Human Creativity as a Renewable Resource

Patrick Blessinger1; Enakshi Sengupta2; Taisir Subhi Yamin

1 St. John’s University, New York, USA

The International Higher Education Teaching and Learning Association (HETL)

The International Centre for Innovation in Education (ICIE)

Note: Originally published in: International Journal for Talent Development and Creativity – 6(1), August, 2018; and 6(2), December, 2018. Retrieved from


This article is a scholarly essay that uses secondary data sources together with historical analysis to provide a broad overview of the development of humans throughout their long history on Earth, how humans have slowly decoupled themselves from the Darwinian evolutionary condition by developing language and intelligence which, in turn, has allowed them to adapt the environment to fit their needs instead of simply adapting themselves to fit the harshness of the natural environment and a survival of the fittest principle. Thus, unlike all non-human species, as human society continues to evolve, the process of natural selection seems to apply less and less to the human species. With the development of language and intelligence, humans have progressed at an amazing rate in terms of quality of life, inventions, knowledge of how the world works and humans’ place in it, and their development as free moral agents. However, this new human condition has brought with it, especially within the last few hundred years, major impacts to the planet. As a result of these impacts, this article has argued that humans must view human creativity as a renewable human resource that should be nurtured at every stage of human development and every stage in the educational process and see it as a critical factor in creating a more a sustainable and just environment for all (humans, animals, and the natural environment)

Keywords: Renewable resources; creativity; sustainability; sustainable development; human rights. 


A resource is defined as an asset that can be used to satisfy needs such as human needs, political-economic-social needs, and environmental-ecological needs. As such, there are many types of resources that can be used to satisfy the varied interdependent and intersecting needs of humans such as human resources, information and technological resources, monetary resources, and natural resources.

With respect to natural resources, a renewable resource is defined as a natural energy resource that can be used indefinitely because it is continually replenished by naturally recurring physical processes (for instance, solar, air, water, biomass, and geothermal). They exist within the hydrosphere, geosphere, biosphere, and atmosphere which are interdependent and interconnected in a complex web of cycles and processes. All living energy systems start with and depend on the sun for their existence. As such, the supply of renewable resources is, for all practical purposes, unlimited. Although renewable resources are plentiful, the limitation and challenge in their use has been in how to make practical and affordable use of them on a large scale (Park, 2016).

Renewable resources are contrasted with nonrenewable resources such as fossil fuels, rocks, and minerals that cannot be replenished and thus are limited in supply. Another issue to be addressed with renewable resources is that they are dependent on the natural rhythms and cycles of the environment and they are intertwined and interdependent with the ecosystems in the environment which operate in a delicate balance.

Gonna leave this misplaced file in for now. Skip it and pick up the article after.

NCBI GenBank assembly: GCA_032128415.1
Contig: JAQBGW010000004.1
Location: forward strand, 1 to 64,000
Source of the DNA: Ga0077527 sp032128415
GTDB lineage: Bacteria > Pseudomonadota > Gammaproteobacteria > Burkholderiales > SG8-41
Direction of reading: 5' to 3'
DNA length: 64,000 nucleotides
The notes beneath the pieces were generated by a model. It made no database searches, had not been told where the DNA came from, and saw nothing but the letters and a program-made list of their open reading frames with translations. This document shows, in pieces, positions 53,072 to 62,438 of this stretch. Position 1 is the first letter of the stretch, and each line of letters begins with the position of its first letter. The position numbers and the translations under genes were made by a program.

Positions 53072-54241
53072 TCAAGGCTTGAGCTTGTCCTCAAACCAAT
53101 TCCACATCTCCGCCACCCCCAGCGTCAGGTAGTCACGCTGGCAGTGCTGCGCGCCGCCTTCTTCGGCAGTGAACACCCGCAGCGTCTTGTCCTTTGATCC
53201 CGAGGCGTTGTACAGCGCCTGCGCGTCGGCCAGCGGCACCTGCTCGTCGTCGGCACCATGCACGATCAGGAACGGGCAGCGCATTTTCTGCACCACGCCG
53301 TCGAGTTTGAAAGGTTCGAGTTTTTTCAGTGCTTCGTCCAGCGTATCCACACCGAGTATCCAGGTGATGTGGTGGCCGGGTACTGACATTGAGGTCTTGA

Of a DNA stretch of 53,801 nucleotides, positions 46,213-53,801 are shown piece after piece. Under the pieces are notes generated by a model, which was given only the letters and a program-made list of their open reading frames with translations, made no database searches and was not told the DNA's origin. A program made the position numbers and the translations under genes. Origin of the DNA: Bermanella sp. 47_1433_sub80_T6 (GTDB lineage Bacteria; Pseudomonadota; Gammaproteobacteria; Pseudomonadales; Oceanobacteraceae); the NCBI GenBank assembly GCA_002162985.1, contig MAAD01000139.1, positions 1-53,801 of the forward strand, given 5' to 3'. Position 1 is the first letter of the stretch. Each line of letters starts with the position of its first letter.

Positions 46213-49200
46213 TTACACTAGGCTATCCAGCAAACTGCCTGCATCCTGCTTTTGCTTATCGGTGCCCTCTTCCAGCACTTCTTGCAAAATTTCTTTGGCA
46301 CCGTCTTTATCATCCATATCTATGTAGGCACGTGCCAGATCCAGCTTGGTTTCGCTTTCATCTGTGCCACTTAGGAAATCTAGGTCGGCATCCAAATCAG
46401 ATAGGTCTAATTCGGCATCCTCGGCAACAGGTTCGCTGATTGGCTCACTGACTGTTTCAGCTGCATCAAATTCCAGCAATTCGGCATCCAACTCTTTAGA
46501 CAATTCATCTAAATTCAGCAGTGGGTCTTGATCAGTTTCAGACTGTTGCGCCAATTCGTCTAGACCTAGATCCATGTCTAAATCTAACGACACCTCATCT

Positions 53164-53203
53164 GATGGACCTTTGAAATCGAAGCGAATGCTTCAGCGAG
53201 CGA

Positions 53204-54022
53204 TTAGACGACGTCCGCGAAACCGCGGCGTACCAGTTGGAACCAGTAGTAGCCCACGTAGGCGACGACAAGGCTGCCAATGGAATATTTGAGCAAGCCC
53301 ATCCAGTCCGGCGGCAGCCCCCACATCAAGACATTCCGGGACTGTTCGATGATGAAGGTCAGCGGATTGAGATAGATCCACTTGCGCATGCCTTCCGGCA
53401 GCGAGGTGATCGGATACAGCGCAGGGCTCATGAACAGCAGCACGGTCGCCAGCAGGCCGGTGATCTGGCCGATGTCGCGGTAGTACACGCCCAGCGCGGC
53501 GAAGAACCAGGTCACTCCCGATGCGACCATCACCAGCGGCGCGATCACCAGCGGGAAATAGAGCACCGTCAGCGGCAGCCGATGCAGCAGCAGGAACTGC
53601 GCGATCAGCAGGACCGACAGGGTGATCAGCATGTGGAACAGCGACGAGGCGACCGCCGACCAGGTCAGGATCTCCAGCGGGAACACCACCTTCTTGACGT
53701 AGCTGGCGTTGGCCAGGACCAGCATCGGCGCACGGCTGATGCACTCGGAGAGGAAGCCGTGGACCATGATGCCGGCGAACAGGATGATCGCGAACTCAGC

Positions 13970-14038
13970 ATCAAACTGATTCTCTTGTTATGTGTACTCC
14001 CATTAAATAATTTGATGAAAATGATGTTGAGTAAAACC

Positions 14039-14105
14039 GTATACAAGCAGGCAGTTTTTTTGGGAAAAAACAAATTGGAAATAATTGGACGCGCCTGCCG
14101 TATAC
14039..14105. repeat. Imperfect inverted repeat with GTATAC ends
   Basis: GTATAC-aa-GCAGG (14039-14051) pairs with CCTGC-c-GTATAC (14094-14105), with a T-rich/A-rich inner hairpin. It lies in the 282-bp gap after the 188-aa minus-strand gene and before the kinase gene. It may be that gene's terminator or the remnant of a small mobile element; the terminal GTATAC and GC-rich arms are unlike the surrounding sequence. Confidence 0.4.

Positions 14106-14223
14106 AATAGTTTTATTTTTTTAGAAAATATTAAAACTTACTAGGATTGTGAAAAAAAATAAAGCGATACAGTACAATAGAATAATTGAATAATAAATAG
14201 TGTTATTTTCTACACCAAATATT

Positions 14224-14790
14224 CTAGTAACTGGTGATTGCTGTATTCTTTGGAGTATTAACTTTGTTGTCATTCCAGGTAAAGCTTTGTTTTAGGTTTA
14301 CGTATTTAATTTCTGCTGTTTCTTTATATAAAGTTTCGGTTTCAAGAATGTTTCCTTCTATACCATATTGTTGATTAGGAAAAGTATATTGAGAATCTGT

Until recent decades, most people have given little thought to the impact of human expansion across the globe. For example, mass consumerism, the exploitation of natural resources, unbridled urbanization, and rapid population growth, has created stress on the planet, human societies, and animal ecosystems. Planetary crises that include mass pollution, species extinction, ozone depletion, climate change, and natural resource depletion threaten the survival of all living things (Steg, Perlaviciute, & van der Werff, 2015).

A major turning point in human history

Although there exists major problems in the world (for example, extreme poverty, illiteracy, famine), overall, the quality of life for most people on the planet has improved dramatically since the Industrial Revolution. The Industrial Revolution may have had the greatest impact on society in human history because it changed the course of human history in very tangible ways, from new inventions and innovations in nearly every aspect of life to the rapid extension of life due to advances in medical science and healthier living. These new inventions and medical advances quickly began to raise the standard of living for most people, greatly speeded up globalization through internationalization of trade, and brought about wide-spread structural changes in nearly all aspects of society from universal basic education to widespread automation of agriculture and manufacturing to mass communication and transportation systems (Goudie, 2018).

Per capita gross domestic product remained relatively constant throughout most of human history until the Industrial Revolution arrived (Horn, Rosenband, & Smith, 2010; Wrigley, 2018). While the Industrial Revolution brought about mainly economic and technological impacts, the Democratic Revolution (for example, the American and French Revolutions) which occurred at the same time (late 18th century to mid-19th century) brought about mainly political and social impacts. Together, these revolutions created a mass change in the course of human history and how humans lived and interacted with others on the planet and how they interacted with their natural environment. (Palmer, 2014). The large-scale use of non-renewable resources since the Industrial Revolution has been a primary factor in fueling economic growth around the world (Cronin, 2009).